The Jakarta Post
In an effort to foster peace in restive Papua province, President Joko 'Jokowi' Widodo granted clemency on Saturday to five political prisoners incarcerated in Jayapura.
The five Papuans, convicted of breaking into a military arsenal in Wamena in 2003, were immediately released after receiving letters confirming that the remainder of their sentences would be waived.
Jokowi personally handed over the documents to the men ' Apotnaholik Lokobal, Linus Hiluka and Kimanus Wenda, each sentenced to 20 years in prison, as well as to Numbungga Telenggen and Yafrai Murib, who were sentenced to life.
'[We must] see the granting of clemency from the context of conflict resolution and in a framework of making Papua a land of peace,' Jokowi told reporters at Abepura prison.
'Today, we're releasing these five detainees to stop the stigma surrounding conflict in Papua,' he said.
Jokowi added that the release was only the beginning. 'There will be a follow-up by granting clemency or amnesty to other [political prisoners] in other regions,' he added, referring to around 90 other political prisoners currently incarcerated throughout the nation.
Jokowi said the government expected the prisoners to join the community and take part in development projects after their release.
Law and Human Rights Minister Yasonna H. Laoly said that the clemency might also cover those involved in the South Maluku Republic (RMS) separatist movement.
Latifa Anum Siregar, the lawyer representing the five, applauded Jokowi's move.
'The clemency shows that the government is taking one step forward in upholding democracy,' said Latifa, who is also the director of the Democratic Alliance for Papua (ALDP). 'We hope that the President will make another move by granting clemency to other political detainees and prisoners, making room for freedom of expression and promoting dialog.'
Others, however, have criticized Jokowi.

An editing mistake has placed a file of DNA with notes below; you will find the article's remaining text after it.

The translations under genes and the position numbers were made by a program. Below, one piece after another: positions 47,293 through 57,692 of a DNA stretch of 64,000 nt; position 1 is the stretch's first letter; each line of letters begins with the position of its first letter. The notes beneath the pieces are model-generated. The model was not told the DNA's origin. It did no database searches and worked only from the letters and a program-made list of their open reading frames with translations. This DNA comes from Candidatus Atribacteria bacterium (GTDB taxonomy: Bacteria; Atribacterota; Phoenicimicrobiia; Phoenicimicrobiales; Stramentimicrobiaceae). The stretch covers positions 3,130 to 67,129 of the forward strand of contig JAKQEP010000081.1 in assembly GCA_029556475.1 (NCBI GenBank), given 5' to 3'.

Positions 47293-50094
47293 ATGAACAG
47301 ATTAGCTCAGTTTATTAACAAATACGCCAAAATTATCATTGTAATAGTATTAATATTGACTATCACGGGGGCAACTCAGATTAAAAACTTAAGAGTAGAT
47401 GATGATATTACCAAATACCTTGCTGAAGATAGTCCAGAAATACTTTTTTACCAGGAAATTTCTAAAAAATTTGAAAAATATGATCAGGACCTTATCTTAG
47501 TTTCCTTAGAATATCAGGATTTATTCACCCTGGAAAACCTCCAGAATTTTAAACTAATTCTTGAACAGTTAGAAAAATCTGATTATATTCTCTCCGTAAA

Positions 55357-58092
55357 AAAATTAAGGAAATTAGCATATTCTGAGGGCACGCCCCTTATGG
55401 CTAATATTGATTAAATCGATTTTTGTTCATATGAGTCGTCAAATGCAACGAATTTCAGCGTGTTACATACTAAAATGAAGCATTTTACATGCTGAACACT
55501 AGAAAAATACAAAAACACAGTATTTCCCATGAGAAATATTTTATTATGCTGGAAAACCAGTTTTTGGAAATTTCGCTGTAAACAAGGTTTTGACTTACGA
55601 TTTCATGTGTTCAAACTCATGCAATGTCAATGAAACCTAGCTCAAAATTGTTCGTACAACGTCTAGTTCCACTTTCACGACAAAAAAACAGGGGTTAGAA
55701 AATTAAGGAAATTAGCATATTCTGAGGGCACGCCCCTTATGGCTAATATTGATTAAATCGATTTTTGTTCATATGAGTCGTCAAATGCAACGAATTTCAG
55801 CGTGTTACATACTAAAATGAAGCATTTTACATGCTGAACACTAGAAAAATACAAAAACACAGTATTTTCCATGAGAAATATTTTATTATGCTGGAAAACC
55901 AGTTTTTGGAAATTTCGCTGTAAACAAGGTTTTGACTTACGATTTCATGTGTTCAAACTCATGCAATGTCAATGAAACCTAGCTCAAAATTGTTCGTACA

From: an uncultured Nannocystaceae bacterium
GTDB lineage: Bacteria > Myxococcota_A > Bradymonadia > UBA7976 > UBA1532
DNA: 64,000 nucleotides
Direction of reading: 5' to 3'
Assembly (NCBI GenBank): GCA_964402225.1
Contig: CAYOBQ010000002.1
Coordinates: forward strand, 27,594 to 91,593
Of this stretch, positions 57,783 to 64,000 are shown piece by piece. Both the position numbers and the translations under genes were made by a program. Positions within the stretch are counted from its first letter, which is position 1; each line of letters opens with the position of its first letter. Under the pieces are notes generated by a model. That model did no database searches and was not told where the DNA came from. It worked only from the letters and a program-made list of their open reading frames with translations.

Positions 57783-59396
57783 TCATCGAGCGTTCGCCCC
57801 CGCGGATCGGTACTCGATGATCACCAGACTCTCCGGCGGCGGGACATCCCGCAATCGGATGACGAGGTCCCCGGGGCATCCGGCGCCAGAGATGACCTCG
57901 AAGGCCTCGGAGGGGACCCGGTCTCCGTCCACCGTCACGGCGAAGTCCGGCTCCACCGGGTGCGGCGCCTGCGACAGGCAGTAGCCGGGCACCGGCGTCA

A representative of the Commission for Missing Persons and Victims of Violence's (Kontras) Papua office said that Jokowi should have given amnesty.
'It is supposed to be amnesty, instead of clemency. There's nothing special about clemency. Amnesty instead could set a benchmark in a democracy,' Kontras' Papua office coordinator Olga Helena Hamadi said.
Yasonna defended Jokowi's move, saying that it signified goodwill from the government.
'Amnesty is not entirely under the President's authority since it needs approval from the House of Representatives. We are concerned about the political process at the House,' he said.
Jokowi has pledged to develop Papua, which remains one of the poorest regions in the country despite its abundant natural resources.
On the presidential campaign trail last year in Papua, Jokowi pledged that he would also open access to Papua and West Papua for foreign journalists and international organizations.
Later on Saturday, Jokowi ordered Indonesian Military (TNI) chief Gen. Moeldoko and National Police chief Gen. Badrodin Haiti to stop using repressive measures in Papua.
He called on the security personnel to promote dialogue with the Papuan people.
'Dialogue is important to build trust. Now, there's only distrust. The TNI and police hesitate to do something because of distrust. The same goes for the Papuan people,' he said.
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